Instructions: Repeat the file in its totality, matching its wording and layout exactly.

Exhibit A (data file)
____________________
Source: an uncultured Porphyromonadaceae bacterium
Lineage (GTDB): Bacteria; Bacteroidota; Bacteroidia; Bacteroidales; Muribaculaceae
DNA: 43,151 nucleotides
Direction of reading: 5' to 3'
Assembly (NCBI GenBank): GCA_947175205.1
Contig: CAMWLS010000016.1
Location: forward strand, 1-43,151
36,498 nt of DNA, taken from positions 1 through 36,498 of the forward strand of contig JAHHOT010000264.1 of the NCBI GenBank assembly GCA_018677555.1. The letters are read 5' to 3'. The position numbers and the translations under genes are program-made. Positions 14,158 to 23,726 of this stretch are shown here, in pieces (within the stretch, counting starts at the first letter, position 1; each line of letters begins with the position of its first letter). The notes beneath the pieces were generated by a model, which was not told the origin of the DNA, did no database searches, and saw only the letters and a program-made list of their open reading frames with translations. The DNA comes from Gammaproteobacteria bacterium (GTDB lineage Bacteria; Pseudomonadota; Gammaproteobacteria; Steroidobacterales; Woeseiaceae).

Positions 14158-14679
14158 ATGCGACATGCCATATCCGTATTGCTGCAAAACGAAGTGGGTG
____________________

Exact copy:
Source: an uncultured Porphyromonadaceae bacterium
Lineage (GTDB): Bacteria; Bacteroidota; Bacteroidia; Bacteroidales; Muribaculaceae
DNA: 43,151 nucleotides
Direction of reading: 5' to 3'
Assembly (NCBI GenBank): GCA_947175205.1
Contig: CAMWLS010000016.1
Location: forward strand, 1-43,151
36,498 nt of DNA, taken from positions 1 through 36,498 of the forward strand of contig JAHHOT010000264.1 of the NCBI GenBank assembly GCA_018677555.1. The letters are read 5' to 3'. The position numbers and the translations under genes are program-made. Positions 14,158 to 23,726 of this stretch are shown here, in pieces (within the stretch, counting starts at the first letter, position 1; each line of letters begins with the position of its first letter). The notes beneath the pieces were generated by a model, which was not told the origin of the DNA, did no database searches, and saw only the letters and a program-made list of their open reading frames with translations. The DNA comes from Gammaproteobacteria bacterium (GTDB lineage Bacteria; Pseudomonadota; Gammaproteobacteria; Steroidobacterales; Woeseiaceae).

Positions 14158-14679
14158 ATGCGACATGCCATATCCGTATTGCTGCAAAACGAAGTGGGTG